Use Back Button to return to Index of Cases


2001 MTWCC 17A

WCC No. 2000-0249







Case summary: In an earlier Order the Court ordered that an expert vocational witness for claimant be stricken for claimant's failure to comply with the Court's Scheduling Order requiring disclosure not only of the expert's name but the substance and basis for the expert's opinions, and also limited a physician's opinion testimony to that which was disclosed in his records. Claimant moved for reconsideration.

Held: Reconsideration granted. Upon reviewing case law, the Court has determined that the remedy was too harsh under the circumstances. The trial is vacated to allow for proper disclosure.


Discovery: Experts. Parties must comply with the Court's requirement in its scheduling orders for automatic disclosure of expert witnesses and the substance and bases of their opinions.

Discovery: Experts. Where the general nature of the testimony of an expert witness should be obvious, and the party objecting to use of expert testimony (because disclosure regarding the opinions was insufficient) failed to move to compel further disclosure, the appropriate remedy is to vacate the trial and order adequate disclosure.

1 On April 20, 2001, this Court entered an Order Striking Witnesses. The Order precluded vocational testimony by the claimant's vocational expert and limited testimony of a treating physician to those opinions expressed by the physician in records provided to the respondent. I entered the Order on account of the claimant's failure to disclose expert opinions, as well as the facts and grounds upon which the opinions are based. That disclosure was required by the Court's Scheduling Order.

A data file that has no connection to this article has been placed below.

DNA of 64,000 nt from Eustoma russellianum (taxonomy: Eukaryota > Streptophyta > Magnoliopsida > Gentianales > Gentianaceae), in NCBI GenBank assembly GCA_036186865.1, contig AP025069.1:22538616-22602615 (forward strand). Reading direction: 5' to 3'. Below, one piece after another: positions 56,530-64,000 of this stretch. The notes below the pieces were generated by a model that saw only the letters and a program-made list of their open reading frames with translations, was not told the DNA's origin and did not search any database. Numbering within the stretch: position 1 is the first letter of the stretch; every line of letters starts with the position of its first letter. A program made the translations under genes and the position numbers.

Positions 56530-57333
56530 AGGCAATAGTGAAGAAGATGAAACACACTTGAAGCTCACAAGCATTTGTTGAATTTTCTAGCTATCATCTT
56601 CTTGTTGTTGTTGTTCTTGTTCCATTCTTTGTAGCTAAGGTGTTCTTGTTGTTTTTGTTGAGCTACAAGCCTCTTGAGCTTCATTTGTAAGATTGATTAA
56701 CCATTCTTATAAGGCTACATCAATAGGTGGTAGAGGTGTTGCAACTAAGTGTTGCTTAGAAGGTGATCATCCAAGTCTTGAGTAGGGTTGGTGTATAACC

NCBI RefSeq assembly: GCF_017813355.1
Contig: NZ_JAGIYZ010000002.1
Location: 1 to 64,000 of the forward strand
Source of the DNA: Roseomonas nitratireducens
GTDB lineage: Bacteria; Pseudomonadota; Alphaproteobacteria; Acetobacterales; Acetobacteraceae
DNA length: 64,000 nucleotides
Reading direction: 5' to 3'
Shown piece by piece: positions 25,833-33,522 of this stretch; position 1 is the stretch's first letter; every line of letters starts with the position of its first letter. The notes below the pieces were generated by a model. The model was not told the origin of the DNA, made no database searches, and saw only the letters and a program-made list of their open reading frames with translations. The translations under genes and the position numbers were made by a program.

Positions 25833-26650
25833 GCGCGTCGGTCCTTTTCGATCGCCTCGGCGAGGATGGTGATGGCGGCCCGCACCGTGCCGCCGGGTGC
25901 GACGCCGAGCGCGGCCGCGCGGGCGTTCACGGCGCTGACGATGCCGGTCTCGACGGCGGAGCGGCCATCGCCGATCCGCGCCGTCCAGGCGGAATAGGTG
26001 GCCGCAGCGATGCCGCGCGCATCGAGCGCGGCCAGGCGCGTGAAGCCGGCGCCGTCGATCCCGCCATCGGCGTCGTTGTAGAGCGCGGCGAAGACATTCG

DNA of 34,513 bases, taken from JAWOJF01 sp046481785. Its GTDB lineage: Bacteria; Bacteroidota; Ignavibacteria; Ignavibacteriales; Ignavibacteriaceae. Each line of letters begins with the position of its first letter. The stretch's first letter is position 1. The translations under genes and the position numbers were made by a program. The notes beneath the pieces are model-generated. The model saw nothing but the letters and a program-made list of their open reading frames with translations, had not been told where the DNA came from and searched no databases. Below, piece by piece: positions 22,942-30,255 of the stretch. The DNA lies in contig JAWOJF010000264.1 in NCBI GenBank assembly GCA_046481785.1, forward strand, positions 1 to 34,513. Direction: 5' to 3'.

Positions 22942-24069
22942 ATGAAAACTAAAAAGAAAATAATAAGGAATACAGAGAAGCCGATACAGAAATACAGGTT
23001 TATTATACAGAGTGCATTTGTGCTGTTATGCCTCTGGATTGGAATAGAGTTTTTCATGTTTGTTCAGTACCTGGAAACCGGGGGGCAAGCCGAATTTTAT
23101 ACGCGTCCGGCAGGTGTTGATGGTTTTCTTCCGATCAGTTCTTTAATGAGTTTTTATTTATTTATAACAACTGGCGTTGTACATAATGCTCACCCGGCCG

2 Claimant moves for reconsideration and requests oral argument. The request for oral argument is denied since I do not believe argument would further clarify the matter. The motion for reconsideration, however, is granted.


3 I begin my discussion of the motion by pointing out and underlining my expectation that counsel appearing in cases before this Court will cooperate in preparing cases for trial. I expect full and honest communication between counsel. The rules of this Court, and the requirements set forth in its scheduling order are intended to provide a fair playing field. They are not intended to provide parties with pistols or swords for dueling. On the other hand, I expect compliance with the rules.

4 Counsel in this case are not in synch with the Court. As evidenced by the motion and briefs regarding summary judgment, and the objections in another case in which they dueled, Dale Aaby v. ASARCO, WCC. No. 2001-0101, neither counsel seems able to meet the deadlines and requirements of the Court's rules. Morever, it is apparent that counsel are not communicating, rather they are relying on every technical advantage the rules and scheduling orders can provide them. Claimant's reliance on my rulings in Aaby in support of his arguments for reconsideration, only exemplifies the confrontational nature of counsels' relationship and their inability to comply with Court rules. I would like to take both counsel to the woodshed, but higher Court decisions regarding corporal punishment prohibit me from doing so.(1)